It’s been nine years since the final proper "Mass Effect" game was released on the Xbox 360. It was 2012 and that game was "Mass Effect 3," the third part of a trilogy that involved you as Commander Sheperd, the Reapers, and the vast part of the galaxy. It was the culmination of a wild ride that blended space politics, shooting, and RPG goodness, the coda to an epic saga by Bioware. And despite its imperfections (and a much-maligned ending) it was a truly special saga.
It’s also a saga that an entire generation of gamers hasn’t experienced. But Bioware is changing that, after essentially skipping an entire console generation, with the release of "Mass Effect: Legendary Edition." Nearly a decade after the original trilogy wrapped up, it returns again, and it does so with all the upgrades you’d expect (visuals!), and some other touches, too. It’s a chance for newcomers to enter the saga and gaming vets to revisit it, and while it shows its age, it still manages to feel epic.
You get all three "Mass Effect" games in the compilation, plus a host of DLC. And these are games from the Xbox 360/PlayStation 3 era, so they all draw hefty visual makeovers. (Bioware barely touched the Xbox One/PS4 era, delivering only the failed "Mass Effect: Andromeda"; that isn’t included here. That’s fine too, since "Andromeda" was a critical disappointment.)
Each game remains fundamentally the same as it once was, but Bioware smartly brings slices of its action into the modern era. This is most prominent in the first "Mass Effect," where the gameplay had aged the most. That first game set the stage for the franchise, but it wasn’t until "Mass Effects 2" and "3" and the title found its truest balance between shooter and role-player. Bioware amps the action in this remaster, with Shepard more naturally snapping to cover, and with a dedicated melee button. The action feels fluid, especially when coupled with improved load times on the Series X.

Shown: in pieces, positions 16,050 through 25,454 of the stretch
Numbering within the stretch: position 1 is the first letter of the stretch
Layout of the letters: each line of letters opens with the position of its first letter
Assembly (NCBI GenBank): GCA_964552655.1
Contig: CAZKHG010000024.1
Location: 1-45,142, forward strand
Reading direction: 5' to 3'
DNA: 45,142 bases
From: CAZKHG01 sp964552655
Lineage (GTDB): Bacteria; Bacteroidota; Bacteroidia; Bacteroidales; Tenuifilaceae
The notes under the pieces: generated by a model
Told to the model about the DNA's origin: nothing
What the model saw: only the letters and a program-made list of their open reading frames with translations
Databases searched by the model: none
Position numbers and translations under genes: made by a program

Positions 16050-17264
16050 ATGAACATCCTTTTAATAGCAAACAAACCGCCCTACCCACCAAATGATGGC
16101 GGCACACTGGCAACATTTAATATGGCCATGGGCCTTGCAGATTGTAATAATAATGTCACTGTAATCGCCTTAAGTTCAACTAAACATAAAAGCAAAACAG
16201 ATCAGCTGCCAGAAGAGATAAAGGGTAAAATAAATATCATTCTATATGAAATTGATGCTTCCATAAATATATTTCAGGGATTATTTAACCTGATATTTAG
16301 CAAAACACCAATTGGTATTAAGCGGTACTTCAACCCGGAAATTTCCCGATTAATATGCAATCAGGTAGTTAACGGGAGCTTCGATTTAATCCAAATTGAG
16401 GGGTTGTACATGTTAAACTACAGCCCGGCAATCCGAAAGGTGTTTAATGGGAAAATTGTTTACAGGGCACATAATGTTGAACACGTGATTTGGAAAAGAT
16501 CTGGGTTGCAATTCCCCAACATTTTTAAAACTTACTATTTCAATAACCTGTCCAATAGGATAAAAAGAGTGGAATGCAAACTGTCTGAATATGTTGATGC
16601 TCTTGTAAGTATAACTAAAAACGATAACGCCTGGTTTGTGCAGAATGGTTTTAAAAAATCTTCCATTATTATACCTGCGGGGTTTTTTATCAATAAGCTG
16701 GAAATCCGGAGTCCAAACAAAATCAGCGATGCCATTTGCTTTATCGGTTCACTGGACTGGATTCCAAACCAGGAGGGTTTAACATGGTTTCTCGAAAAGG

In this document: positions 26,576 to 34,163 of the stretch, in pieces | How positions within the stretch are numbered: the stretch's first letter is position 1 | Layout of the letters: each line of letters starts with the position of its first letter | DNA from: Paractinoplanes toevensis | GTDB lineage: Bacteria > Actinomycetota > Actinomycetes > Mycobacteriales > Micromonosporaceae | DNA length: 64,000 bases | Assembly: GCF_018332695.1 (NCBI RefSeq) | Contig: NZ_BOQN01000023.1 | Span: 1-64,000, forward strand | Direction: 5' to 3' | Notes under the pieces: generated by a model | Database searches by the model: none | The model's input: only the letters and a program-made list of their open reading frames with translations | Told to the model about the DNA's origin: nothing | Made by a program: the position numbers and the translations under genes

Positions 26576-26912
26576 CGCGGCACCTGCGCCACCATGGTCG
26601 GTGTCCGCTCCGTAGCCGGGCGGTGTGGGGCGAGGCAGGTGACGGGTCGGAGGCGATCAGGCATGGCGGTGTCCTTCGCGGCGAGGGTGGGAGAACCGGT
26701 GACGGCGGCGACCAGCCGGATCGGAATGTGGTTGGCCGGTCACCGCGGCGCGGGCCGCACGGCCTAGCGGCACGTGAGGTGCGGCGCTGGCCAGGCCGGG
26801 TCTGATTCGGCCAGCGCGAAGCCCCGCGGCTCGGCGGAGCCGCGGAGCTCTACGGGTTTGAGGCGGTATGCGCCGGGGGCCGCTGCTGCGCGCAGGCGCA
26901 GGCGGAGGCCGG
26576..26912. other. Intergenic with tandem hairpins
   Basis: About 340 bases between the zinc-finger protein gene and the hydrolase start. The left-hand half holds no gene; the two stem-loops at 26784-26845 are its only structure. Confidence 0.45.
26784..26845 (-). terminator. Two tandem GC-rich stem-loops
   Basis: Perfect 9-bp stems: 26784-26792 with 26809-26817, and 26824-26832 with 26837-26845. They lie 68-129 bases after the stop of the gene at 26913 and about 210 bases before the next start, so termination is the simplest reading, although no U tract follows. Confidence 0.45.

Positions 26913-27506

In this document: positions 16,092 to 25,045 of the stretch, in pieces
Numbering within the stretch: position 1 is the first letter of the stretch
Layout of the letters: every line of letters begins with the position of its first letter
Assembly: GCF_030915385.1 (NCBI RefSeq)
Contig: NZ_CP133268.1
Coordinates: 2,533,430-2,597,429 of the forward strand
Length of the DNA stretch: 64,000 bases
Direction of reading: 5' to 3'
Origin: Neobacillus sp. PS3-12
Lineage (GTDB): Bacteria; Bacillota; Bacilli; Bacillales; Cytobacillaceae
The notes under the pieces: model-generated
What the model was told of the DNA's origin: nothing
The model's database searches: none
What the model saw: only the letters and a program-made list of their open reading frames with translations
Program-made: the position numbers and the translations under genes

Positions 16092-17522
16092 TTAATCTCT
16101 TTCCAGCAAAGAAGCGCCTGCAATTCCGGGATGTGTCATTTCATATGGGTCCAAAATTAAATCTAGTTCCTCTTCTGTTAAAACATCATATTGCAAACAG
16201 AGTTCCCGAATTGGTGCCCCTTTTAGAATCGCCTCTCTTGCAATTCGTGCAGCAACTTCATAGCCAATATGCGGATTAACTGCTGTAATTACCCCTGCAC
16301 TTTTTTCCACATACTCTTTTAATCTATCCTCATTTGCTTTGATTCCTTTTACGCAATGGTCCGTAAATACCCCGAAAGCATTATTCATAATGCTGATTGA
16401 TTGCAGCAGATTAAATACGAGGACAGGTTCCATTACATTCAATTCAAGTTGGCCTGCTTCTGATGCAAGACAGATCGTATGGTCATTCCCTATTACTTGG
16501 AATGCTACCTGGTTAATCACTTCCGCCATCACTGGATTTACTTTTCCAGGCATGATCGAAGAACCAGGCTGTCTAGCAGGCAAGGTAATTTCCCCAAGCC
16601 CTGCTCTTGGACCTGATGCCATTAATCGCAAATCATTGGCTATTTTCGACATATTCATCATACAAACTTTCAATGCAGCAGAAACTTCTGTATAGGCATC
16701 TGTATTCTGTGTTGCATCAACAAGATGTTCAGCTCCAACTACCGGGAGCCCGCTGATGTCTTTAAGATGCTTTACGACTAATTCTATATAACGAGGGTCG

The visuals also receive the potent makeover you’d expect, and the Milky Way is now in 4K. The sharpened textures look tremendous, bringing out little details you’d never noticed, especially on nonhumans. Scales, spots, and scars on Liara, Wrex and Garrus suddenly pop, and the skin texture on Wrex looks that much more lizardly.
The visual improvements to human characters don’t feel quite as dramatic, but, overall, Bioware has worked hard to make this a game that feels visually modern. At times, you’ll wish planets, and even the Citadel, felt a bit more populated and . . . larger. Years ago, "Mass Effect" was among the first to deliver a fleshed-out world. In some ways, its areas feel smaller all these years later.
The game also delivers much tighter load times, a departure from the lengthy visual of that old "Mass Effect" relay. The entire "Mass Effect" experience, from game to game, winds up more fluid and easier to appreciate.
None of this means that the game doesn’t show its age. One of the most enjoyable things about the original "Mass Effect" trilogy was the way it put you in the driver’s seat, letting your decisions and dialogue responses wield heavy influence over how the story actually played out (until the end, of course). But a decade later, those decisions feel incredibly binary. You can deliver “good” (paragon) responses and “bad” (renegade) responses, but the moral gray of the world disappears here. For its time, "Mass Effect"’s sense of choice was fantastic and groundbreaking. Games like "The Witcher 3" and "Outer Worlds" have tried to push that farther.
DLC is also handled in middling fashion. At times, you’ll be able to access DLC content before key story points have played out, wrecking portions of the narrative.
Still, "Mass Effect: Legendary Edition" winds up being a terrific trip through an especially memorable chapter of Memory Lane. And no, the ending to the final piece of the trilogy isn’t any better this time around. But the hundreds of hours that come before that? They’re still plenty of fun.
'MASS EFFECT: LEGENDARY EDITION'
4 out of 5 stars
Reviewed on Xbox Series X
Available on Xbox consoles, PlayStation consoles, PC
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